Social Mobility vs Structural Mobility vs Exchange Mobility

Category: Mother
Last Updated: 21 Mar 2023
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Social mobility refers to change in an individual's social class position either between their own and their parents' social class or over the course of their working career. Social mobility has taken place between my grandmother, my mother, and me. My grandmother did not finish high school and she became an apartment manager. My mom finished high school and was able to start her own cleaning business. I am currently attending college and I work for a nonprofit organization as a disability services professional.

My mom experienced upward social mobility. My grandmother managed an apartment complex for most of her life. My mom was more successful than her mother. My mom finished school and went on to start and run her own cleaning business. I am currently on my way up the success ladder to experience upward social mobility. I am currently attending college for business administration. When I am finished, I hope to be a successful business woman. Within the past three generations of my family, we have not experienced any downward social mobility.

My mom was able to be more successful than her mother and I plan to be more successful than my mother. Structural mobility refers to change in society that allows large numbers of people to move up or down the class ladder. Structural mobility has also taken place between my grandmother, my mother, and me. My mother moved up the social class ladder because she was more successful than her mother. Because she was more successful, she had a broader social class of friends. I also moved upward on the social class ladder.

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With today’s society, it is much harder to find a social class to fit in to. I have been fortunate enough to have a numerous variety of friends from different social classes because I attend college, and because of my work profession. Exchange mobility occurs when large numbers of people move up and down the social class ladder, but, on balance, the proportions of the social classes remain about the same. Right now, I do not think that my family is experiencing exchange mobility.

It seems that our social classes are not balancing out. Since my mother moved up the ladder and I am also moving up the ladder; that means my families current social class’s ratio is 2:1. If I have a daughter later on in life, she will become the fourth generation of my family. If my daughter was unable to be as successful as I am, that would mean that she would move down the social class ladder. This would make our family experience exchange mobility because our social class’s ratio would then be 2:2.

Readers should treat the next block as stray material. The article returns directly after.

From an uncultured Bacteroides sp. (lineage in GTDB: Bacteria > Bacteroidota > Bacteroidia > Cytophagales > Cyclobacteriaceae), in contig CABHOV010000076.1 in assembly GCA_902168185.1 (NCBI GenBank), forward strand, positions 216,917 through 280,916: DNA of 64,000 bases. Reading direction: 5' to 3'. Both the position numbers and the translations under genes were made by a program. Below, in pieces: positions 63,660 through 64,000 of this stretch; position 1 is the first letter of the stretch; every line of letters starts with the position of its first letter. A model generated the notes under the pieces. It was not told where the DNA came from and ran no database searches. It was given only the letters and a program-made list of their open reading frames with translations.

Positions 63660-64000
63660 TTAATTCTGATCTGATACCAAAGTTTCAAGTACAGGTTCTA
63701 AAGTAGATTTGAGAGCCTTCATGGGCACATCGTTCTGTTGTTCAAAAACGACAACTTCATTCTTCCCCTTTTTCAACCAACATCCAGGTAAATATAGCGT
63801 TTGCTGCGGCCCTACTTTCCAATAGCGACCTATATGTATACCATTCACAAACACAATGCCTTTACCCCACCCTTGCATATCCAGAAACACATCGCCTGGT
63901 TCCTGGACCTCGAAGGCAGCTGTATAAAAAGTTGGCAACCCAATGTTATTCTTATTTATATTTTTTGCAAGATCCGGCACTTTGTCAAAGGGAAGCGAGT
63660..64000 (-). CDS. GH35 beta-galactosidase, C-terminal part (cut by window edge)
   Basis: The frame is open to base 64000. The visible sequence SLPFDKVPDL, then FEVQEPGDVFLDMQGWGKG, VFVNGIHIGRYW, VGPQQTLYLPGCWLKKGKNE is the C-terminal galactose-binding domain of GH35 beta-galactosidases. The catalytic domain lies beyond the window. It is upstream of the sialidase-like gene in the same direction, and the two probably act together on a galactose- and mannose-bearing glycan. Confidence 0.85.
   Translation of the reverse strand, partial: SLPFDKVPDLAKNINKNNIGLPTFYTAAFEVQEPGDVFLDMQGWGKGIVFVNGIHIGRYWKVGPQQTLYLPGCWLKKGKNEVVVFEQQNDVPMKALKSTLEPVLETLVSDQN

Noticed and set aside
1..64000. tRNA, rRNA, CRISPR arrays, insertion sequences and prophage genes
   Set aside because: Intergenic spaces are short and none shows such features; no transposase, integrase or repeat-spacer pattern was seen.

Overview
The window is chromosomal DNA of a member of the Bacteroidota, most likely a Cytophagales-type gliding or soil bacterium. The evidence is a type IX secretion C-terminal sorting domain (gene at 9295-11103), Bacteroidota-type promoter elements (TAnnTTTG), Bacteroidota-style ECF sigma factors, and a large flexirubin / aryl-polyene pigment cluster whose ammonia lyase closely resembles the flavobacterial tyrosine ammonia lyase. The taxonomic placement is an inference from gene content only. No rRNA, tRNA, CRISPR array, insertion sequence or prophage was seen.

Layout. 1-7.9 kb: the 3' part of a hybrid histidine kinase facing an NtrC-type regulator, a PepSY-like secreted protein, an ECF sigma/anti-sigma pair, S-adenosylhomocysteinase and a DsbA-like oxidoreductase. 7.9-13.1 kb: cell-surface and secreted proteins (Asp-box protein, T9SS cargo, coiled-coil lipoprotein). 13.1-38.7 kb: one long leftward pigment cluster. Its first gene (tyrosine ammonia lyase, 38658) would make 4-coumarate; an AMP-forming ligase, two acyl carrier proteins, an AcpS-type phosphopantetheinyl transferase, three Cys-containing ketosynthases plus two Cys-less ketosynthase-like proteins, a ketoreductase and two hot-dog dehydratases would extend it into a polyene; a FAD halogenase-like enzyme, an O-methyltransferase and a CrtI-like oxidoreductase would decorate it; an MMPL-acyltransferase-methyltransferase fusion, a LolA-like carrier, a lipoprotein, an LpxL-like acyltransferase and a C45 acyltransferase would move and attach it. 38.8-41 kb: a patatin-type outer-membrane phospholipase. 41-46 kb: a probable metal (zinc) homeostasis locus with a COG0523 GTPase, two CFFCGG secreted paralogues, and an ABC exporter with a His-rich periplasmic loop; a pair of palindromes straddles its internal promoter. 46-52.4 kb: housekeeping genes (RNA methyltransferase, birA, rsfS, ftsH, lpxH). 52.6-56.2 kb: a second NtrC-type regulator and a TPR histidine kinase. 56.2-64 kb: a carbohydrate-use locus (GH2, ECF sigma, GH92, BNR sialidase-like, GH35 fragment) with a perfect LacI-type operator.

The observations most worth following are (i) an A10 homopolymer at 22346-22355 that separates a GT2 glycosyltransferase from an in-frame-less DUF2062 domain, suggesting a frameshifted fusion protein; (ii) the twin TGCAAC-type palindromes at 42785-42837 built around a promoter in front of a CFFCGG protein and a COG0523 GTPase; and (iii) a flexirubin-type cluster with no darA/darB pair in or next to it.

Related Questions

on Social Mobility vs Structural Mobility vs Exchange Mobility

What are the 3 types of mobility?
The three types of mobility are physical mobility, social mobility, and economic mobility. Physical mobility refers to the ability to move from one place to another, while social mobility is the ability to move up or down in social class. Economic mobility is the ability to move up or down in terms of income or wealth.
What is exchange mobility vs structural mobility?
Exchange mobility is the ability to move from one job to another within the same occupation or industry. Structural mobility is the ability to move from one occupation or industry to another. Structural mobility is a more complex form of mobility, as it requires individuals to acquire new skills and knowledge in order to transition to a new occupation or industry.
What is social mobility or structural mobility?
Social mobility, or structural mobility, is the ability of individuals or groups to move between different social positions within a given society. It is often measured in terms of economic mobility, which is the ability to move between different economic classes. Social mobility can also refer to changes in social status, such as changes in occupation, education, or income.
What are examples of exchange mobility?
Exchange mobility is the ability to move between different countries or regions for the purpose of exchanging goods, services, or ideas. Examples of exchange mobility include international trade, foreign direct investment, and the movement of people for work, study, or tourism.

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Social Mobility vs Structural Mobility vs Exchange Mobility. (2017, Jan 11). Retrieved from https://phdessay.com/social-mobility-vs-structural-mobility-vs-exchange-mobility/

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